Original languageEnglish (US)
Pages (from-to)375-383
Number of pages9
JournalEye (Basingstoke)
Volume32
Issue number2
DOIs
StatePublished - Feb 1 2018

Fingerprint

Vision Screening
Diabetic Retinopathy
India
Confidence Intervals
Mydriatics
Sensitivity and Specificity
Retina
Screening
Confidence Interval
South India
Validation Studies
Nose
Specificity

ASJC Scopus subject areas

  • Ophthalmology
  • Arts and Humanities(all)

Cite this

Sengupta, S., Sindal, M. D., Besirli, C. G., Upadhyaya, S., Venkatesh, R., Niziol, L. M., ... Newman-Casey, P. A. (2018). Screening for vision-threatening diabetic retinopathy in South India: Comparing portable non-mydriatic and standard fundus cameras and clinical exam. Eye (Basingstoke), 32(2), 375-383. https://doi.org/10.1038/eye.2017.199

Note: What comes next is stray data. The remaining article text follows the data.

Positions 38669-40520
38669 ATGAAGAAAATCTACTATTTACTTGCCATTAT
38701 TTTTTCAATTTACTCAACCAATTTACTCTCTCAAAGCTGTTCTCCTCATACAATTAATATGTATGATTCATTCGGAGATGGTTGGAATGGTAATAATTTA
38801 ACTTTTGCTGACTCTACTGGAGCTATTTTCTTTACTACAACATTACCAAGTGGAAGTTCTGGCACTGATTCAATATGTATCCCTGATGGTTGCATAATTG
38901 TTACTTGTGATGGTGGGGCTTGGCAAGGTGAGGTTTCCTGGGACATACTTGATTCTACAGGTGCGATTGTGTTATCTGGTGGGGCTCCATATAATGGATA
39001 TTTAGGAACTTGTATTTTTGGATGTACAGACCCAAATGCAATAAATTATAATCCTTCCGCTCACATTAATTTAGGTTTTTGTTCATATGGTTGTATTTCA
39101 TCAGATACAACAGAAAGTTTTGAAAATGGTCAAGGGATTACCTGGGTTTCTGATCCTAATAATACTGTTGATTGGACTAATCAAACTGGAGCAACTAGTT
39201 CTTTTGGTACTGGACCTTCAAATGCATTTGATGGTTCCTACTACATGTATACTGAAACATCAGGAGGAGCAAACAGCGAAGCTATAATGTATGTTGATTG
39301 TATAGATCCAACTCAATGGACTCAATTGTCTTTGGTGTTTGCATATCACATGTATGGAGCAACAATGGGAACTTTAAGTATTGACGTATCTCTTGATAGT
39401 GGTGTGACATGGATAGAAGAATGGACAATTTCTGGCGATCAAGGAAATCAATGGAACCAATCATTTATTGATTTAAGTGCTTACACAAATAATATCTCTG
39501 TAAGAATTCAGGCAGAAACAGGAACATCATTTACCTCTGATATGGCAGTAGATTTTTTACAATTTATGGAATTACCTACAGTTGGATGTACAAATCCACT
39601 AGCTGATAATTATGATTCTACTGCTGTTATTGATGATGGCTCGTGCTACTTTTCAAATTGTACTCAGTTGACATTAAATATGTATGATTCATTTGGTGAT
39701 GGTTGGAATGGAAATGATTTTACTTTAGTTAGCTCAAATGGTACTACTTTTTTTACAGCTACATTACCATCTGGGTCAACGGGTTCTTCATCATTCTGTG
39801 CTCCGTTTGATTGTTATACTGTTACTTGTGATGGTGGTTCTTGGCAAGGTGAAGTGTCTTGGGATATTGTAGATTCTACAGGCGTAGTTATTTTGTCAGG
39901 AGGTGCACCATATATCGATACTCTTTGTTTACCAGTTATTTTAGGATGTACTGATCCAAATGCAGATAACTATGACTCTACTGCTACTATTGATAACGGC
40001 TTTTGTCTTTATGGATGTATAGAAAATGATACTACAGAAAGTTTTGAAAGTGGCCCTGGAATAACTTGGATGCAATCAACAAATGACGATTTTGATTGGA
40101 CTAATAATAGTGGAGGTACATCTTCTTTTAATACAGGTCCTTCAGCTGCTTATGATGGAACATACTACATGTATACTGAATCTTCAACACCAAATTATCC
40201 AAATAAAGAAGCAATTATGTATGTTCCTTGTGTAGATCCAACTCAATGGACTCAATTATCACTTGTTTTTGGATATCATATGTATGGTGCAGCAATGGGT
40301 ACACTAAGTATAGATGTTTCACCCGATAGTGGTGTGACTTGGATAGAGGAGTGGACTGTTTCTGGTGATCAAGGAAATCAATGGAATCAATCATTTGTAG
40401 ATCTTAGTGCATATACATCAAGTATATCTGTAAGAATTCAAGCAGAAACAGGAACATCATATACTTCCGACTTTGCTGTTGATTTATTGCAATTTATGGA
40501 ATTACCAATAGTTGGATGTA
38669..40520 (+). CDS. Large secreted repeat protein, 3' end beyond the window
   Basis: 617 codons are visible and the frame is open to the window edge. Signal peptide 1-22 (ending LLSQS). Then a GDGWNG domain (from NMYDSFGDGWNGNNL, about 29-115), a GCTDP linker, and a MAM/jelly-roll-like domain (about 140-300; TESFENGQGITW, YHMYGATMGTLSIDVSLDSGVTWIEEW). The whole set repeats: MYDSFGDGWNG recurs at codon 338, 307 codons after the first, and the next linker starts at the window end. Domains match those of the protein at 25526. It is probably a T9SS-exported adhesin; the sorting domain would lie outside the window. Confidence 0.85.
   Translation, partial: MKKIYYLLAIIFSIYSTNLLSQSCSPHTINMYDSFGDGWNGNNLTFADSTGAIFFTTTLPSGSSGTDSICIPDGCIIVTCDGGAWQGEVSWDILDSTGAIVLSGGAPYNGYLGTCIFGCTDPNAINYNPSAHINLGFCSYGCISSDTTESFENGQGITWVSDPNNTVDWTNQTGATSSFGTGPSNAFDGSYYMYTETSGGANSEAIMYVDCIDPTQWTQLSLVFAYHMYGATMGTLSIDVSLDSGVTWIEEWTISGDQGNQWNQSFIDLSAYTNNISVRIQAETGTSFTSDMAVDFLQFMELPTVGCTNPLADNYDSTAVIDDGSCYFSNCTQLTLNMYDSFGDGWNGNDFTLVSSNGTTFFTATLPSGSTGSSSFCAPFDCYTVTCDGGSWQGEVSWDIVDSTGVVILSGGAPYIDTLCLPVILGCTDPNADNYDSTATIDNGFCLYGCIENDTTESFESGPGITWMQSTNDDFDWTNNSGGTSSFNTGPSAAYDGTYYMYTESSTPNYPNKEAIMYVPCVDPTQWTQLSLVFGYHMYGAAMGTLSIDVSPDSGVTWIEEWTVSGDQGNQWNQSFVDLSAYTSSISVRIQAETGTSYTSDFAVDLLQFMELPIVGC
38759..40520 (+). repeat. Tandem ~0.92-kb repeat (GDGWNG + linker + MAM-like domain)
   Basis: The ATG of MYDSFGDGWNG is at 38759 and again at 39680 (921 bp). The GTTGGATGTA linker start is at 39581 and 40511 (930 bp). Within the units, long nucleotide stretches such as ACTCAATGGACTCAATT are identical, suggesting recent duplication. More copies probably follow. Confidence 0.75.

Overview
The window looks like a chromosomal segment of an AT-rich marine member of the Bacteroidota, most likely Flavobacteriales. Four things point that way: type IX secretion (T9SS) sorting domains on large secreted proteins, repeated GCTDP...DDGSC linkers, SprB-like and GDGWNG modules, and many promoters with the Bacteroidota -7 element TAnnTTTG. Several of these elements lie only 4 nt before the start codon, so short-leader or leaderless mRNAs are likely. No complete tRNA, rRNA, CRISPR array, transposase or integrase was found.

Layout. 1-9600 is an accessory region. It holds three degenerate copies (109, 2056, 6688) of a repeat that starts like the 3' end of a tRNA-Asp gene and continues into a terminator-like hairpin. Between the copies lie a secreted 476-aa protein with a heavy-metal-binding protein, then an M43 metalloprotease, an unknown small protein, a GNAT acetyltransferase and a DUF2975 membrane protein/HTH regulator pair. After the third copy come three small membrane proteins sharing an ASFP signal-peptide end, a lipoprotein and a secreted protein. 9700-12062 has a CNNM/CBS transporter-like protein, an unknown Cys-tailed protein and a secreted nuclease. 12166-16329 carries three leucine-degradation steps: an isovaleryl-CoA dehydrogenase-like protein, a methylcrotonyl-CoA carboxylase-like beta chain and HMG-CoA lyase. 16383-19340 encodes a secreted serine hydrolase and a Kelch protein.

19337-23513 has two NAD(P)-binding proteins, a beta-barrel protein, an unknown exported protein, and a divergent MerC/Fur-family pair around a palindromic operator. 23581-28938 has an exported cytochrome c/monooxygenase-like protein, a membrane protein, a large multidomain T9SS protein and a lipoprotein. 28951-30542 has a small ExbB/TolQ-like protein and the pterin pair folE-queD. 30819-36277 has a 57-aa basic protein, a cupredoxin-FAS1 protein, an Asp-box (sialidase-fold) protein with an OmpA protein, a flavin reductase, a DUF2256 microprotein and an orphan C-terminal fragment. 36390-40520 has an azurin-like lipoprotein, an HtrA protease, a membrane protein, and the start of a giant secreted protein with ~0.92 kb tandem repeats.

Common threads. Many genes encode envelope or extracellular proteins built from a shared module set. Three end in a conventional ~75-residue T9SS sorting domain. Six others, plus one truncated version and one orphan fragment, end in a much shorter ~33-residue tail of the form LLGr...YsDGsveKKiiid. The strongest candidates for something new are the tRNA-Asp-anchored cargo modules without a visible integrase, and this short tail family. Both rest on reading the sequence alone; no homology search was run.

Screening for vision-threatening diabetic retinopathy in South India : Comparing portable non-mydriatic and standard fundus cameras and clinical exam. / Sengupta, S.; Sindal, M. D.; Besirli, C. G.; Upadhyaya, S.; Venkatesh, R.; Niziol, L. M.; Robin, Alan L.; Woodward, M. A.; Newman-Casey, P. A.

In: Eye (Basingstoke), Vol. 32, No. 2, 01.02.2018, p. 375-383.

Research output: Contribution to journalArticle

Sengupta, S, Sindal, MD, Besirli, CG, Upadhyaya, S, Venkatesh, R, Niziol, LM, Robin, AL, Woodward, MA & Newman-Casey, PA 2018, 'Screening for vision-threatening diabetic retinopathy in South India: Comparing portable non-mydriatic and standard fundus cameras and clinical exam', Eye (Basingstoke), vol. 32, no. 2, pp. 375-383. https://doi.org/10.1038/eye.2017.199